Asher Milgate + Jeff Amatto A Point in Time


The subject of the work is Jeff Amatto whose story of beating addiction which he contracted growing up in the country town of Wellington NSW. The story is told through this installation in a collaborative work between two young men, one indigenous (Amatto) and one non indigenous (Milgate) whose lives are intertwined through family, friends and drug abuse. A poignant story of a cross cultural experience in regional Australia.

The film is one of tender poetic beauty and of heartbreak as Amatto tells his story recorded in filmic storytelling fashion by Milgate. The camera gazes into Amatto’s face immersed in water and then lit by the light of a warming fire as he tells us directly with his eyes and face how much he treasures his life now that he is ‘clean’.

Asher Milgate previously completed a long-term project in his hometown of Wellington, NSW in 2015. Survivors featured striking black and white, proud portraits of ‘Survivors’ of the Nanima Mission on the outskirts of Wellington where Milgate grew up alongside Aboriginal classmates with his parents as the local schoolteachers. The maturity of age brought new perspective for Milgate, who made a dramatic change in his photographic artwork from colour abstractions to social issue documentary.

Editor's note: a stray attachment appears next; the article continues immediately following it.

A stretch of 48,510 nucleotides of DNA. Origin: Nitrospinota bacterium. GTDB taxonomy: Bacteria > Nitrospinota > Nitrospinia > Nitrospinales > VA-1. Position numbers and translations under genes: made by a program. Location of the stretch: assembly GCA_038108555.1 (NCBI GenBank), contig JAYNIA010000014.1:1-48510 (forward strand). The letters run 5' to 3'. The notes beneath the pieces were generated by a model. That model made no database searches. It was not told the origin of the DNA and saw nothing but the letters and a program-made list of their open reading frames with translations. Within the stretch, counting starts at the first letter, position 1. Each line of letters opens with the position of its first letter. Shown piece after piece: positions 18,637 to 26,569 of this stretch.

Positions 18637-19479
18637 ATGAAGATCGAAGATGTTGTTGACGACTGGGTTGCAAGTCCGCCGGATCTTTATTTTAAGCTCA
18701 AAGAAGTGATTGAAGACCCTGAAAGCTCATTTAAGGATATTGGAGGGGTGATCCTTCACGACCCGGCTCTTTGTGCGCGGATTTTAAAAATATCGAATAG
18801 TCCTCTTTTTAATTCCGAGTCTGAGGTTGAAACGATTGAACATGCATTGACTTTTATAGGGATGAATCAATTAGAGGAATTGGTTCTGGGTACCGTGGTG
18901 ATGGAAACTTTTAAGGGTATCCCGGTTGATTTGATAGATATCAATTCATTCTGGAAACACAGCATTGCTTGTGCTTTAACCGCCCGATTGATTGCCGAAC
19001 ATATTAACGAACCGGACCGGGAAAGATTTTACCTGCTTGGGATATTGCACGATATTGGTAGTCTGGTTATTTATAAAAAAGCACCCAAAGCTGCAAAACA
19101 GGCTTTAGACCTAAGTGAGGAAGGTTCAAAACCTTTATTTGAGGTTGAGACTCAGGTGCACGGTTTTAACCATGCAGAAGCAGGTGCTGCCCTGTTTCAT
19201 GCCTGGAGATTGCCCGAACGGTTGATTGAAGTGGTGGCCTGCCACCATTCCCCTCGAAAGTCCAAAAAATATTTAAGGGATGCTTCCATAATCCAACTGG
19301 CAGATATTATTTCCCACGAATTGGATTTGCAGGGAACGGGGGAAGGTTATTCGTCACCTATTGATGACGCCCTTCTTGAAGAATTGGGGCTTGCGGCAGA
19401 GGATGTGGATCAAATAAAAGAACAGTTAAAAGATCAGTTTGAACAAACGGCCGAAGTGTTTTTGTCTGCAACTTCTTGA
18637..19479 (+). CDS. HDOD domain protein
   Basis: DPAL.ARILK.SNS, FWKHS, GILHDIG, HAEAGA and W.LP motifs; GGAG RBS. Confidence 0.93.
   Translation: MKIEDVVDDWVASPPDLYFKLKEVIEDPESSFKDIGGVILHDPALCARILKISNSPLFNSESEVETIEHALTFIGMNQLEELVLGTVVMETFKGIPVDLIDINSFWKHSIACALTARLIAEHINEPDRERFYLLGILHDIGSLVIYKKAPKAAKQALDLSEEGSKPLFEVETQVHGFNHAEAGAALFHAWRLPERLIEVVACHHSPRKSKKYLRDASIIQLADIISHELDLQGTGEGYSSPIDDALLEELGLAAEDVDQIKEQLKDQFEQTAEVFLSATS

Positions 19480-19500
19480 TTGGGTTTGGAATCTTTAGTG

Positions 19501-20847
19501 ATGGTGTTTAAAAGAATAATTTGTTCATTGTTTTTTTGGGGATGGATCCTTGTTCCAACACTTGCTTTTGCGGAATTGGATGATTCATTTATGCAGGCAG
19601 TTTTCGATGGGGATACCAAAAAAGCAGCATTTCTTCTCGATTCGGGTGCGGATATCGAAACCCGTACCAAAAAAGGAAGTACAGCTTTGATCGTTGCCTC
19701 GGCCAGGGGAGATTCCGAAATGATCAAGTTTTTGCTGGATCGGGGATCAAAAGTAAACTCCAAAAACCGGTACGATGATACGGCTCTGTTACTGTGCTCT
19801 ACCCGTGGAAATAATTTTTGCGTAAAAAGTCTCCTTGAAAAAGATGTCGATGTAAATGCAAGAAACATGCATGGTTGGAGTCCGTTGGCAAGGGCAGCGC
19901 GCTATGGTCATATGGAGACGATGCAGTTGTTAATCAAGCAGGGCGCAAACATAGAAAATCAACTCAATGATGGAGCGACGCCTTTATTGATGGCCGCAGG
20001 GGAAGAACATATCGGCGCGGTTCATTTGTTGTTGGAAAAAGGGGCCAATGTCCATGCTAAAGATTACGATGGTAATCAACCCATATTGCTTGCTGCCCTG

Survivors is in the process of collection for the NSW State Library.

A Point in Time, Milgate has created a brand new installation of photography and sound drawn from his Wellington community, this time focusing on younger generation Aboriginal youth.  He is working with Amatto (a member of the third generation of the mission elders) whose remarkable journey beating substance abuse has created a positive role model in his community and throughout NSW. Amatto (together with Steve Morris and Ed Daley) cofounded Brothers 4 Recovery in early 2017. Also in 2017 he was named Community Person of the Year at the inaugural Dreamtime Awards for this work. 

A Point in Time is challenging and brave in subject matter. It is also deeply moving.  In form it is innovative. The projection onto a mattress speaks to town camps custom. The connection with family is emphasized in the vernacular family photo wall hang. The physicality of the landscape surrounding NSW towns is portrayed on the canvas. This is a life we all need to know about and understand as east coast dwellers. The work points to a path of healing that Australia badly needs to take.